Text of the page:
We have all been there – despite all your best efforts and planning some days are just plain tough when you are running a business.  Whether you are an
executive at a Fortune 500 company or just starting your own company from a home office, these simple rules still apply:

Cut yourself some slack – There are incredible demands on your time and energy and you simply can’t get to it all some days. You are going to make mistakes. Whatever is causing your tough day, you are probably beating yourself up about something you should have done sooner/differently/etc. 
Stop doing that… just move forward. 
 
Remember what you are trying to accomplish – Remembering to look at the big picture can be helpful on those not-so-great days.  When was the last time you read your company’s mission statement?  Or looked at the strategic goals you set for the year?  Tough days are a good opportunity to take 5 minutes to review your bigger plans to put things in perspective and keep you focused on your
goals.

Make your to-do list, and do one thing at a time – Task lists can really help keep you on track, but can also be a bit overwhelming when you start to write down a very long list of everything you have to do that day. Prioritize your list; I like to put the things I MUST get done that day and some things that I know I can do quickly at the top of my list. That way I stay focused on the time sensitive items and also give myself some ‘quick wins’ so I can feel good crossing off some of those tasks.  
 
Do something good for yourself – Sometimes the best thing to do on a bad day is to get away from your desk and regroup.  Take a walk.  Go to the gym.  Get an afternoon pick-me-up at Starbucks or have an ice cream for lunch.  It really doesn’t matter what it is, but do something that will make you feel good.  You would do something nice for your spouse or best friend if they were having a bad day – why not do something for yourself?  

Keep things in perspective and find a way to get yourself back on track.  Tomorrow is a new day.


Debbie Millin is President/CEO of UpperLevel Solutions - a Boston-based firm offering part-time and interim COO services, operational assessments and executive project leadership.
 
 
Any growing company is bound to have its share of chaos.   Maybe it’s an  organizational structure that evolved over time but it isn’t working any more. Maybe one day you take a step back and look at how your departments are interacting and realize they aren’t interacting at all the way you thought they were.  Perhaps you realize it is taking your team 3 ½ weeks to complete a monthly task and you panic when you calculate how much it is costing you. Then of course there’s the ultimate chaos – the clients aren’t getting their products/services when you said they would – or worse, they are late and full of errors - and you are starting to get a bad reputation.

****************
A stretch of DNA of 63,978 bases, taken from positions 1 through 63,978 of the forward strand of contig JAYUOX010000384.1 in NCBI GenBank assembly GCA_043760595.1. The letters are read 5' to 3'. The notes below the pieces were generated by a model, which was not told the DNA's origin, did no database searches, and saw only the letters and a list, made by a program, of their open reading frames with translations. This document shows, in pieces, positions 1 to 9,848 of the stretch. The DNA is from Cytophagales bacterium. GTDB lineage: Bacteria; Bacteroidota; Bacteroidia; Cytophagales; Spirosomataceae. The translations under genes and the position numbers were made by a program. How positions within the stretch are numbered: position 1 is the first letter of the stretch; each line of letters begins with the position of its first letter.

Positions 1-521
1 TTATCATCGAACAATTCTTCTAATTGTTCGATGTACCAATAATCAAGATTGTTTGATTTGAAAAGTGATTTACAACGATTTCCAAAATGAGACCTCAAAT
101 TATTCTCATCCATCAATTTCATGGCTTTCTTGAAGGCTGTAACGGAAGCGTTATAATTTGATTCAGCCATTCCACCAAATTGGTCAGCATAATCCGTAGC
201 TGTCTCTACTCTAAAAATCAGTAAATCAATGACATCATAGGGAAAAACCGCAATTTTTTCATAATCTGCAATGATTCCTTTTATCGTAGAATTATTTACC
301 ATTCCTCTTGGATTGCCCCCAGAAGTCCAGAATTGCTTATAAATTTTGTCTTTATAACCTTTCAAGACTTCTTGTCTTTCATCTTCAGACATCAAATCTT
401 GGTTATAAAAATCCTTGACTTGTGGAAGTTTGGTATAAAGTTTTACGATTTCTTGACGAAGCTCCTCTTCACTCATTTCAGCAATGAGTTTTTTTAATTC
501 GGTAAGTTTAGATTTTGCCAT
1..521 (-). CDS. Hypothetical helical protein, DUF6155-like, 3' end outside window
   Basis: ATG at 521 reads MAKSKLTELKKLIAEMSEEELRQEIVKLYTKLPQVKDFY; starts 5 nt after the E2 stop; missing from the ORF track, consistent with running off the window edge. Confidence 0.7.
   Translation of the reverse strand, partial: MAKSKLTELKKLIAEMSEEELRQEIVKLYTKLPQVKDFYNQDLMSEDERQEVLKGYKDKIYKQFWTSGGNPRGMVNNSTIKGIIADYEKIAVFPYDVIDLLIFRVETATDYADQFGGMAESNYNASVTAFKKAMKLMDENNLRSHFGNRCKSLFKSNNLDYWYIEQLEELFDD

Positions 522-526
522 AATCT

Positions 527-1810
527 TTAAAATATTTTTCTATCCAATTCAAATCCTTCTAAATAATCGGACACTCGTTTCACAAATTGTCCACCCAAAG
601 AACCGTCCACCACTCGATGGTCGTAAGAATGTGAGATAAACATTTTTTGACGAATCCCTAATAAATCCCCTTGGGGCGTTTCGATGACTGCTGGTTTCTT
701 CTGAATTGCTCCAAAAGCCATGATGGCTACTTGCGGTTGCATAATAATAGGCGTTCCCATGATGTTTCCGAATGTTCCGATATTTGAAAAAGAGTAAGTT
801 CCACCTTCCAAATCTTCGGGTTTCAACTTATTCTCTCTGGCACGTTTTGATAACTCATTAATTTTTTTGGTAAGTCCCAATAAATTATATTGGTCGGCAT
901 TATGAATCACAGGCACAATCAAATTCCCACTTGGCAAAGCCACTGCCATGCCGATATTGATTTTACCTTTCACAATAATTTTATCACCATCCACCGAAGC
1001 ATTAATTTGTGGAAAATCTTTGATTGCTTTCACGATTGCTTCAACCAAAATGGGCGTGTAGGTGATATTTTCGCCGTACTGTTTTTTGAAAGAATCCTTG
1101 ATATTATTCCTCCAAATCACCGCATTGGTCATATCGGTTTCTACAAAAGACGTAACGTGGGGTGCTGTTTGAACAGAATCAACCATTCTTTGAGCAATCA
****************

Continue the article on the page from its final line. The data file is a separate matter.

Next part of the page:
Any of that sound familiar? 

Step 1 – Acknowledge the Chaos
Here’s the good news - you are NOT alone.  Fantastic companies with equally
fantastic products and services inevitably hit a spot in their growth where doing things the same way just doesn’t work anymore. You are starting to see that things could and should be running more smoothly.  Well done – you’re on your way.

Step 2 – Embrace the Chaos
Here’s the better news – this is happening because your company is GROWING.  You have probably spent most of your time to date focused on sales, financing, marketing…all the typical things needed to get your company going. You were right to focus on those things, and the fact that you’re at this point now means all of that hard work is paying off.   You should actually be feeling pretty good about the fact that you have a company big enough to have chaos within it.  Take a moment to embrace it – but only a moment, because if you embrace it for too long it will start to hold you back.

Step 3 – Do Something About It
It’s time to focus on your operations – it’s that simple.  But that is easier said than done.  You still have all those other things to focus on (sales, financing, marketing, etc.) and you probably have a small management team, all of whom are working above capacity already.  Proceed with caution – creating too many internal projects and pulling people off their ‘regular’ jobs to address an issue can cause a direct hit to the bottom line, exacerbate your already existing problems, and cause your employees to be unhappy (that translates to ‘less productive').  You need to have your key team members involved in these discussions, but keep their assigned tasks to a minimum.  When looking at your operations, you also need to think about whether you will take a project-based or ongoing approach.  In other words, are there a few specific issues that need a one-time fix, or do you need a Chief Operating Officer to act as second-in-command on a more regular basis to tend to the day-to-day?  If you’re not sure where to start, bring in someone on a part-time or consulting basis to test the waters and help you figure it out.  Speak with your colleagues about their experiences, and talk honestly about the issues you are facing.  They may have already gone through it and you can benefit from their knowledge.   Always remember – you are not alone.

Debbie Millin is President/CEO of UpperLevel Solutions - a Boston-based firm offering part-time and interim COO services, operational assessments and executive project leadership.


 
 
 
You’ve decided to take the leap and hire a Chief Operating Officer to lead your operations team.  It is a critical position to the future of your company, so take your time and avoid these common pitfalls:

1. Candidates are not senior enough.
You start out thinking you want an executive role, but during your search process you scale it back to something at a lower level because (a) you can’t afford an executive level person – or at least you think you can’t, (b) you don’t want to upset your existing senior managers by bringing in someone above them, or (c) both.  Be sure that you are bringing someone in at the appropriate level for your company and your situation – it may cost a little more and it may temporarily ruffle some feathers, but it will pay huge dividends in the long run.